Differential lockers are a great offroad tool for difficult trails, rock crawling, and getting unstuck. Lockers will help you get through more difficult terrain and give you a first option for self recovery if you get stuck.
They are so powerful that the misuse of a locker can cause serious damage to the vehicle. Understanding how the locker functions and when to use it (and not to use it) is essential for proper use of this offroad tool.
A locker fixes the problem inherent in open differentials. When one wheel is lifted or otherwise sees a reduction in traction, all the drive from the differential goes to the lifted wheel. This is obviously not what you want and causes most of the moments of spin when climbing or when fully articulated. In other words, this is how we get stuck or dig holes.
By physically locking both axle outputs (this is done in a variety of ways depending on the locker) each wheel now only sees 50% of the force. Always, regardless of whether a tire is in the air, or swallowed in the sand.
With a 50/50 split to each wheel, the vehicle will be overcome those moments where traction is lost and with momentum and proper line, will climb, articulate, work it’s way up or over whatever obstacle you are facing.
Lockers however can also be a leading cause of things like differential failure and broken axles – i.e. breakages we don’t want to happen on trail. You need to avoid:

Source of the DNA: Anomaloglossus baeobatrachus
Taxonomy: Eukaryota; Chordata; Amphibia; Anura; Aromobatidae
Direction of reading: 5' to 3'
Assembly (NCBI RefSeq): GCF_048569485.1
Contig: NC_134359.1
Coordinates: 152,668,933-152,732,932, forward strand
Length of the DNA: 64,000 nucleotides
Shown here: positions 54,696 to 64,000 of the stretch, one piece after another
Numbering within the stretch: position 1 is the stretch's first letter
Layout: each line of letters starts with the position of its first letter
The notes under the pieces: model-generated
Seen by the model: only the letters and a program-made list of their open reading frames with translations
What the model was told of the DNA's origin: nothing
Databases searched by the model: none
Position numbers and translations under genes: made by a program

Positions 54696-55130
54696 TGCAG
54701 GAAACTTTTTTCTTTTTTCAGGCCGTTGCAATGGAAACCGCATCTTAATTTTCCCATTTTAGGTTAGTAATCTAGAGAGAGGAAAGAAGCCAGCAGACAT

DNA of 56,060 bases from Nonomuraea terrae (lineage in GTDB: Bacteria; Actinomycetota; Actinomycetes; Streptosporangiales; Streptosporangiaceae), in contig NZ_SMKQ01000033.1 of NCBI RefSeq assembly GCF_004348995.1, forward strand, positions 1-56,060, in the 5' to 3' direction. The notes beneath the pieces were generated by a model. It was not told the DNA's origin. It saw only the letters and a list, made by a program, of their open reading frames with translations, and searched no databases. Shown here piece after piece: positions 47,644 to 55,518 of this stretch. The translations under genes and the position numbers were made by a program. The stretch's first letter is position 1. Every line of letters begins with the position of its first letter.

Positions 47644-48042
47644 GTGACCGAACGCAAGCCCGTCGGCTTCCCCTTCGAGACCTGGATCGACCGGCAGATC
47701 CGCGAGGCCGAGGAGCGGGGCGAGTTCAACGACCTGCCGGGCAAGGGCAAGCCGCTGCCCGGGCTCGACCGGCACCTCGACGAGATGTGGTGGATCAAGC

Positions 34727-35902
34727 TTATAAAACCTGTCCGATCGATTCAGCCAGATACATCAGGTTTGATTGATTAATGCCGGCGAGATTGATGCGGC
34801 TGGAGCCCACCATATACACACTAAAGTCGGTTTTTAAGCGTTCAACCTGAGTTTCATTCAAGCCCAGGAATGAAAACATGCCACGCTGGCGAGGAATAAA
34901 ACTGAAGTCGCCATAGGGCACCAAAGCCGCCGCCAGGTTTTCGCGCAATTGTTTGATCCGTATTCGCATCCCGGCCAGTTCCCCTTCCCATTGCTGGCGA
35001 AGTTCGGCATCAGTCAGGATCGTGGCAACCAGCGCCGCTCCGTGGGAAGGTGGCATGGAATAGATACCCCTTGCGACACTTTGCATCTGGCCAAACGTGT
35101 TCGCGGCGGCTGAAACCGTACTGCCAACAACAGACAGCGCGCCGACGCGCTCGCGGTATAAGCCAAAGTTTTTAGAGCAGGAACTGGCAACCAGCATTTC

Front lockers greatly affect your turning ability, radius and forces. This is the most effected by the difference in radius in the turn between the two tires. and you hear the wheels “chirping” as they slide across the surface.
I use my lockers only when they will prevent me from damaging the trail or getting stuck or in extreme terrain. Looking up at a steep hill climb I contemplate engaging those lockers to keep down that chance of losing traction and spinning, even if it may not look “too bad”. Digging holes leads to erosion and more sediment loading in the local streams, something that harms the fish and ultimately gets trails closed.
In extreme terrain like rock crawling, large boulders and slickrock faces the use of your lockers becomes very situational. The locker or lockers may only be on for a few yards of the trail at a time, switched off and on again as you work the problems and obstacles.
In some cases you may just keep your front end perched on the top of a slickrock ledge and the momentary use of the front locker with the rear can help pull you over.
If you are running without your lockers engaged and get stuck, the very first thing to do is to activate the locker(s) as you work your way out. Minimize wheel spin to minimize trail damage.
A rooky mistake is overuse, leading to much greater potential for failure. If steering through the obstacle is more important than traction, the use of a front locker may actually make the obstacle more difficult. So in these situations use only the rear locker. During any downward pointing to flat or uphill obstacle (your hood is pointed down and into a transition) you need to be very careful about turning with a front locker.
You can install aftermarket lockers for Jeeps if you own Sport or Sahara models. Options depend on year and axle.